On a chance encounter, a disenchanted architect bumps into his long-lost elephant on the streets of Bangkok. Excited, he takes his elephant on a journey across Thailand, in search of the farm where they grew up together.

Also Known As: Dramblys Popajus, Pop Aye, Popeye, ポップ・アイ

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  • kaarina-heikkinen
    kaarina heikkinen

    I have had the chance of seeing this film at 2019 Ankara International Film Festival. The plot offered in the festival pamphlets motivated me into buying tickets for it despite being a complete stranger to the cast & crew and pretty much every other component that made this film possible.Pop Aye offers its audience the journey of an elephant and a man who experiences various disappointments and a general sense of unhappiness at work and home and becomes sort of weary of everything that shapes his life. I will not disclose the nature of their relationship here, in order to avoid any possible spoilers and because of the fact that I believe what makes you enjoy the film is to discover it yourself as you watch it. Suffice it to say that the man holds the elephant very dear to his heart and I believe, that was the magic of the movie. The interaction between the two, how they witnessed each other’s sufferings (physically and mentally) and how they came across very different people with different stories who suffer in various (but somehow similar) ways were the defining features of the film.Defining this movie as such might make one think that it is sort of a cliche, but it really wasn’t and that was the success of the film. I appreciated Kirsten Tan’s writing and unique perspective in that sense. Especially, the way she paid attention to the stories told by diverse people was commendable. A road movie is supposed to show different journeys of different people, crossroads and comebacks. Pop Aye, although not to the point of perfection, managed to pull this off.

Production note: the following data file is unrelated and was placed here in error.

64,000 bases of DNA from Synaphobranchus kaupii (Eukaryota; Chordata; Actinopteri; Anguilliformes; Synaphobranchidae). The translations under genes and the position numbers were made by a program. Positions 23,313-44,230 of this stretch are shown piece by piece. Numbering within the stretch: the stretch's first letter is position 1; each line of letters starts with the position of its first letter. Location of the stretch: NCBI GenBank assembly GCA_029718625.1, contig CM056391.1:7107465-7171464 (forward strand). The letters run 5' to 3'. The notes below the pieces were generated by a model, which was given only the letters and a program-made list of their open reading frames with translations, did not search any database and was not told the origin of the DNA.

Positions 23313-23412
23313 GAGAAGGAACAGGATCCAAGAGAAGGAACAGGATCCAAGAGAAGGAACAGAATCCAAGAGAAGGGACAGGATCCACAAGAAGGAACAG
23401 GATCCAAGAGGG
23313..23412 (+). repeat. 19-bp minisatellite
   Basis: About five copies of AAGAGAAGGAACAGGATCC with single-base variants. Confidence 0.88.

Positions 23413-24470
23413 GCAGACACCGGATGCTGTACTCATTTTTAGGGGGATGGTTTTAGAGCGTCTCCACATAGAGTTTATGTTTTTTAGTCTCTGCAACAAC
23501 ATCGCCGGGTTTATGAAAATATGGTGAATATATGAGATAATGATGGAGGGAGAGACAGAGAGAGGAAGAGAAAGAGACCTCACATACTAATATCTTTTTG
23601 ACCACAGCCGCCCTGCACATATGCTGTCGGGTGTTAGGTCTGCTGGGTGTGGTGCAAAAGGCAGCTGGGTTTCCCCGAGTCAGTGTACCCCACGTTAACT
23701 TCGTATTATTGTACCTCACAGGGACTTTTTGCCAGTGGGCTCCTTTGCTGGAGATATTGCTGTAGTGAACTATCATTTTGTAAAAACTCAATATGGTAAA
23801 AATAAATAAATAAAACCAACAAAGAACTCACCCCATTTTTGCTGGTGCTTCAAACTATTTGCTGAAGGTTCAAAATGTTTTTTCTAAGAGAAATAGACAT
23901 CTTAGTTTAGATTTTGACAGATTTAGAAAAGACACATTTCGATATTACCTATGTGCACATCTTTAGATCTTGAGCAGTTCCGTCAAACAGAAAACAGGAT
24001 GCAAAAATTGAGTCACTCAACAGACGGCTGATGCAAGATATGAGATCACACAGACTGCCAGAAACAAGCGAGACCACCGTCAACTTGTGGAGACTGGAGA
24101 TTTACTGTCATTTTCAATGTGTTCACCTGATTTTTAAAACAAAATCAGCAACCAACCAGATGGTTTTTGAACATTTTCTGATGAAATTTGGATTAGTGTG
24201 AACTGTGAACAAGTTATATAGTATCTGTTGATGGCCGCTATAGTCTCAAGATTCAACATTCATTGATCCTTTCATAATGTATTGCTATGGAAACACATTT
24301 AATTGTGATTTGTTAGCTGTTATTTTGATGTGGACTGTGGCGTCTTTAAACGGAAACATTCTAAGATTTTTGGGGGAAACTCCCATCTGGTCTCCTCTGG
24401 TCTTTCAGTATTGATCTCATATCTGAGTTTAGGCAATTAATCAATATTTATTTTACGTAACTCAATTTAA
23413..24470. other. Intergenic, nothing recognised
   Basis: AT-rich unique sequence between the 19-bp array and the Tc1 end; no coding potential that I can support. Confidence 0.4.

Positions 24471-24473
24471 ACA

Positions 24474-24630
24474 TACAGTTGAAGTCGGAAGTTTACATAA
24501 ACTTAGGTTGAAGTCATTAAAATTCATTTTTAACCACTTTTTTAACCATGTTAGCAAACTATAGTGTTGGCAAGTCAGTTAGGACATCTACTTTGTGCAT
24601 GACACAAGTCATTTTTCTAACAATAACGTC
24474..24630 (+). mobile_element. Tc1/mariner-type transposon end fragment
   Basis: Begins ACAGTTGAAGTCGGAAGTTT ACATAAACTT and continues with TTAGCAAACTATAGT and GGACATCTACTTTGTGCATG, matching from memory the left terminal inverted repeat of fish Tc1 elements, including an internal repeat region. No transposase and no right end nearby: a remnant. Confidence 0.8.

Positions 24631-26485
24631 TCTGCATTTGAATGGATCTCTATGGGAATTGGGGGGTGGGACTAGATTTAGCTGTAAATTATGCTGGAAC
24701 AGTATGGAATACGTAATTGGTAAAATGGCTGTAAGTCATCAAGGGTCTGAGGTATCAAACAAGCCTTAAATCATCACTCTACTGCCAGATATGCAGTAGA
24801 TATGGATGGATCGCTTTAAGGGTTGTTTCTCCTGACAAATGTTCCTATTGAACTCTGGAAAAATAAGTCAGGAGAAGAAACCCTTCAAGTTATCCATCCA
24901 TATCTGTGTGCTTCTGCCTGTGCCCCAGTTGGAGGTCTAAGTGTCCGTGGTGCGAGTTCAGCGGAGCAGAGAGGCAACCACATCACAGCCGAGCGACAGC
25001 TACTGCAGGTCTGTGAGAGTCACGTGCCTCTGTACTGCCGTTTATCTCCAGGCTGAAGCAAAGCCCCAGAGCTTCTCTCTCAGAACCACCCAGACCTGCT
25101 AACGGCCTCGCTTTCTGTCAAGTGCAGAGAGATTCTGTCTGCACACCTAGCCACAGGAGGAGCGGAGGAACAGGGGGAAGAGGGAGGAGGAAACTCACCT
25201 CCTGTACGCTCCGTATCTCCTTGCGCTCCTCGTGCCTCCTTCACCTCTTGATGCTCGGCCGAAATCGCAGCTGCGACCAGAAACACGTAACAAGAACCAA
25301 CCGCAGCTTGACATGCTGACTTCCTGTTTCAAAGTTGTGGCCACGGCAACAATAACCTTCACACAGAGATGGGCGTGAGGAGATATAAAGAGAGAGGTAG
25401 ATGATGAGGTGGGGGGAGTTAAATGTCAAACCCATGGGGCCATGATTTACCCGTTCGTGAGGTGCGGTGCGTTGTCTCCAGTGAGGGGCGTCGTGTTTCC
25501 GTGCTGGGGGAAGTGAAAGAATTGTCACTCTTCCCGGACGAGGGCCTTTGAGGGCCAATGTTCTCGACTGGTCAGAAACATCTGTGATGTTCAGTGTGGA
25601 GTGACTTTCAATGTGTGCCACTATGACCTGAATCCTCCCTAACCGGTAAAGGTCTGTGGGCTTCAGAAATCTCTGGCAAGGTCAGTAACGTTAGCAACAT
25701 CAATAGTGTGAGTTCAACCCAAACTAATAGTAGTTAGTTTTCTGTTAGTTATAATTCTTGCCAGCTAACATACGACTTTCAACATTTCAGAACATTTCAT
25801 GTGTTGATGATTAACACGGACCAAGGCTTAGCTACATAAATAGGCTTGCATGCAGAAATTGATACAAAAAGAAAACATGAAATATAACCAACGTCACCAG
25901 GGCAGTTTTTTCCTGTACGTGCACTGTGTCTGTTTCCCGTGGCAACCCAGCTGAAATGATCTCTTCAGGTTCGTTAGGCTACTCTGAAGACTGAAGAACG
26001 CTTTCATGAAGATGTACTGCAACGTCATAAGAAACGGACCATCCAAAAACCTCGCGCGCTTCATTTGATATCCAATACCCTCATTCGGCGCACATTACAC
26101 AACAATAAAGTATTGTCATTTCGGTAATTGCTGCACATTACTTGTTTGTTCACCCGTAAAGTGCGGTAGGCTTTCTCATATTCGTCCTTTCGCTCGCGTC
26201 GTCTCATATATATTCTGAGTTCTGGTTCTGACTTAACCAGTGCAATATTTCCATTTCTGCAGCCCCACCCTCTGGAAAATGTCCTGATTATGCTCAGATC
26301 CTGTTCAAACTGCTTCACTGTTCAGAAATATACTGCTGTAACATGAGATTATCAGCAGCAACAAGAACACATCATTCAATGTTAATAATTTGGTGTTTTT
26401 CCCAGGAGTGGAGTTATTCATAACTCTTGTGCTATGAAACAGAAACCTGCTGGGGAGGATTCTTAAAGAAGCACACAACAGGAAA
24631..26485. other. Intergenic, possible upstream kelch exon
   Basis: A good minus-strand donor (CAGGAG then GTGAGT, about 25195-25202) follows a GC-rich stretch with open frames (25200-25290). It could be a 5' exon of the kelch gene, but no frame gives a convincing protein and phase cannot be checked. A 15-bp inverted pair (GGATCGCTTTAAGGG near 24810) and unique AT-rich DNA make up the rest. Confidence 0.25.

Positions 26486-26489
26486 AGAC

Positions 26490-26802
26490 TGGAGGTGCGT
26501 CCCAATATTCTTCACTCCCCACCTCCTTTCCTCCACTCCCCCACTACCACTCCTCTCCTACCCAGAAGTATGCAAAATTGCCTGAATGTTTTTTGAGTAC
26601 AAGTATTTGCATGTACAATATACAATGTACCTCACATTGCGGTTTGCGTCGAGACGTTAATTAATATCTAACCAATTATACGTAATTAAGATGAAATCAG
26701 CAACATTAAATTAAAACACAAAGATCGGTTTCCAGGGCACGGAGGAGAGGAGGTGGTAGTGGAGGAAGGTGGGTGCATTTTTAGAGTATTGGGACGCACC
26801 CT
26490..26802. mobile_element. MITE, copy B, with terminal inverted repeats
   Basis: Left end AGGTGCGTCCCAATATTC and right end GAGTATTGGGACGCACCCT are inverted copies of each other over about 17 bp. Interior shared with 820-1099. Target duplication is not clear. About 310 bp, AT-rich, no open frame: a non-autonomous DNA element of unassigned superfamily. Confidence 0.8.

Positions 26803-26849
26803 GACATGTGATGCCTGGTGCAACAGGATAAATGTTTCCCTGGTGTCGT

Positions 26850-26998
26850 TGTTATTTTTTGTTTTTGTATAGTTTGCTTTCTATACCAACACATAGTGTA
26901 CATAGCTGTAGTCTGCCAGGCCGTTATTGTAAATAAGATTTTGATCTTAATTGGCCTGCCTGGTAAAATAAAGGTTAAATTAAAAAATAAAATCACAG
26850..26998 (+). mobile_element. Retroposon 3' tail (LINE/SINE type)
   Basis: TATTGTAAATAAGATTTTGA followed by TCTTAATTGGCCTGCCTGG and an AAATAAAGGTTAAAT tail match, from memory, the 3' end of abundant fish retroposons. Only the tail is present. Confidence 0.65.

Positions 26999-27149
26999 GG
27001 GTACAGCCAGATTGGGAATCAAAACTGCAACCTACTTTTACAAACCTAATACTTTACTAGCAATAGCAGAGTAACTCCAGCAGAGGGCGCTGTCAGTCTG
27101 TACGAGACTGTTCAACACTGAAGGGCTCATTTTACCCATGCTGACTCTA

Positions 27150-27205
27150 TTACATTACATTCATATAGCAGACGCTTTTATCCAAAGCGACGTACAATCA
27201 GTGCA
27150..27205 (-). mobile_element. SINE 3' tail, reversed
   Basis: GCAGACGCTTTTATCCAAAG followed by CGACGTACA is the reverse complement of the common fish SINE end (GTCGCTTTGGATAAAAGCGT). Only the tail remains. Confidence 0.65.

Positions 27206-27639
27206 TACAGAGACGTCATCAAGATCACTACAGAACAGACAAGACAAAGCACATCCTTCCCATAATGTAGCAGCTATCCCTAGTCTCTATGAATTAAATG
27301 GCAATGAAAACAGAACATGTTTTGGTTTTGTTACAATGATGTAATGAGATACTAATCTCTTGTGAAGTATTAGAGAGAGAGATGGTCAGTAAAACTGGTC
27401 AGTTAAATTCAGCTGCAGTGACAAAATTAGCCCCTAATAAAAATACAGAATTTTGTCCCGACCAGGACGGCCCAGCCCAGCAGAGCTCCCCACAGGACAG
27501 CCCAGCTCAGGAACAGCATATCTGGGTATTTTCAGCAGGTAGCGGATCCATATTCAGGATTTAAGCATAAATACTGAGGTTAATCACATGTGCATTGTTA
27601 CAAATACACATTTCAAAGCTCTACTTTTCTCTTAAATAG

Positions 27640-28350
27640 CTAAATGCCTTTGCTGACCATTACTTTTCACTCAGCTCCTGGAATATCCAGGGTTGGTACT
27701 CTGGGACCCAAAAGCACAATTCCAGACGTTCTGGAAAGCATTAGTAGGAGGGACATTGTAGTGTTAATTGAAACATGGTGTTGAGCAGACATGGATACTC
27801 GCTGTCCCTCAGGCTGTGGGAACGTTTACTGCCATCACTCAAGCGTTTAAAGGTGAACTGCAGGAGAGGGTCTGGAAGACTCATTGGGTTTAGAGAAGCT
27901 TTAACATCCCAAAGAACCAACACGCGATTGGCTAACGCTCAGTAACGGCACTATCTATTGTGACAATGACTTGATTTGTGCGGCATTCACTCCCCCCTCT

• shilov-tikhon-aleksandrovich
    shilov tikhon aleksandrovich

    “Pop Aye” is quite different from your Hollywood blockbuster. Low-key and independently made, this maiden feature by Kirsten Tan (a Singaporean director) employs a cast and crew of native Thais. The feature is filmed in Thai and revolves around an aging architect who finds an elephant eerily similar to the one his family sold in his youth. He embarks on a road journey with the elephant, encountering cops, misfits and transvestites along the way.Tan does well in her direction: clean, uncluttered and direct. Now and then one wishes for more stylistic flourishes: her compositions are conservative and the editing a bit languid. The storyline is a little static, the focus scattered. I do feel Kirsten Tan was handicapped by the script which a low budget calls for.The architect doesn’t exactly change much: he seems the same at the end as at the start. When the transvestites appear, there is one gratuitous sex scene. Why must the architect engage in sex with a transvestite? Doesn’t move the plot or characters in any way… All in all, an interesting enough film.

  • nair-esteves-goncalves
    nair esteves goncalves

    The premise is excellent, the execution a little less so. Nevertheless, take a break from vampires, superheroes, billionaires or spies and go to a place where things are just done differently. Very differently. Your life won’t be revoltionized, but it’s worth your time, or at least it was mine.

  • artur-gegeshize
    artur gegeshize